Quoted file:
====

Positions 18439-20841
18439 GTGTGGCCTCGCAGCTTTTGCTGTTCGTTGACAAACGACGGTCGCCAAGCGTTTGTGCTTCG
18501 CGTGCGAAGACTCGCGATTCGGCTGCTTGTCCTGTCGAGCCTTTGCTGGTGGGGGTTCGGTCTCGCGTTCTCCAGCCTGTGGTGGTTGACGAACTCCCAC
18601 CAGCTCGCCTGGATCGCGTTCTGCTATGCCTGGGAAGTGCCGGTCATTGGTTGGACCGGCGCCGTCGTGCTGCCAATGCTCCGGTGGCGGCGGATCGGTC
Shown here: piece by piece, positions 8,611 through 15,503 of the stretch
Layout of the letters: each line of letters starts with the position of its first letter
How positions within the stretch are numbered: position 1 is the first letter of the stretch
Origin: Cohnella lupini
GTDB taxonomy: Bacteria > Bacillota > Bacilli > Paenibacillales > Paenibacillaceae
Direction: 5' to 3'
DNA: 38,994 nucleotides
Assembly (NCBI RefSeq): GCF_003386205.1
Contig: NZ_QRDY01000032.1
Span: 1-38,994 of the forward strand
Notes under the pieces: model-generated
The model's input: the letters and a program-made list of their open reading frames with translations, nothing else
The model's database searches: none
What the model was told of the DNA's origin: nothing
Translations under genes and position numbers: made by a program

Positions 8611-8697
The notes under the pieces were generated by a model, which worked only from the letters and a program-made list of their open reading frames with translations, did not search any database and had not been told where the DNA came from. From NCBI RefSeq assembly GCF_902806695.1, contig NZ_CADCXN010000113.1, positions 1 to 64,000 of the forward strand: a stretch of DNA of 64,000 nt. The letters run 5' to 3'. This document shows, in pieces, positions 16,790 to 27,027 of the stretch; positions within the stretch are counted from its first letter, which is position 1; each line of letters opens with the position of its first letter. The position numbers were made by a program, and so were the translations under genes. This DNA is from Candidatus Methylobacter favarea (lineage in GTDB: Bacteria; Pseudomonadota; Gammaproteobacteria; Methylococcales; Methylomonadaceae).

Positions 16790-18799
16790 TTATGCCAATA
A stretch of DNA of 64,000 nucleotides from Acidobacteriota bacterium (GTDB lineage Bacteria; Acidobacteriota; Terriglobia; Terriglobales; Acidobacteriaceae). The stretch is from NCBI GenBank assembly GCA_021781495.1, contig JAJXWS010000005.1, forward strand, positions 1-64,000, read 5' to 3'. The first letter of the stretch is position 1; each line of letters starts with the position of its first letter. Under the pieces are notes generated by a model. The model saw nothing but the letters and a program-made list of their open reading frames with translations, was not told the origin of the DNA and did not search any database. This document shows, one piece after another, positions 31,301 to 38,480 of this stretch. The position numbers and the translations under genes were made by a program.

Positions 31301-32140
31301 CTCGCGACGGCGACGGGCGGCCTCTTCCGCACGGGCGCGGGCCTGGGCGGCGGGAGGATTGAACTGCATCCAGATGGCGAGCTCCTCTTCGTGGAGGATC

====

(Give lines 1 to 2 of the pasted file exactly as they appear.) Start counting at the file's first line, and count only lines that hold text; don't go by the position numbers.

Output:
Positions 18439-20841
18439 GTGTGGCCTCGCAGCTTTTGCTGTTCGTTGACAAACGACGGTCGCCAAGCGTTTGTGCTTCG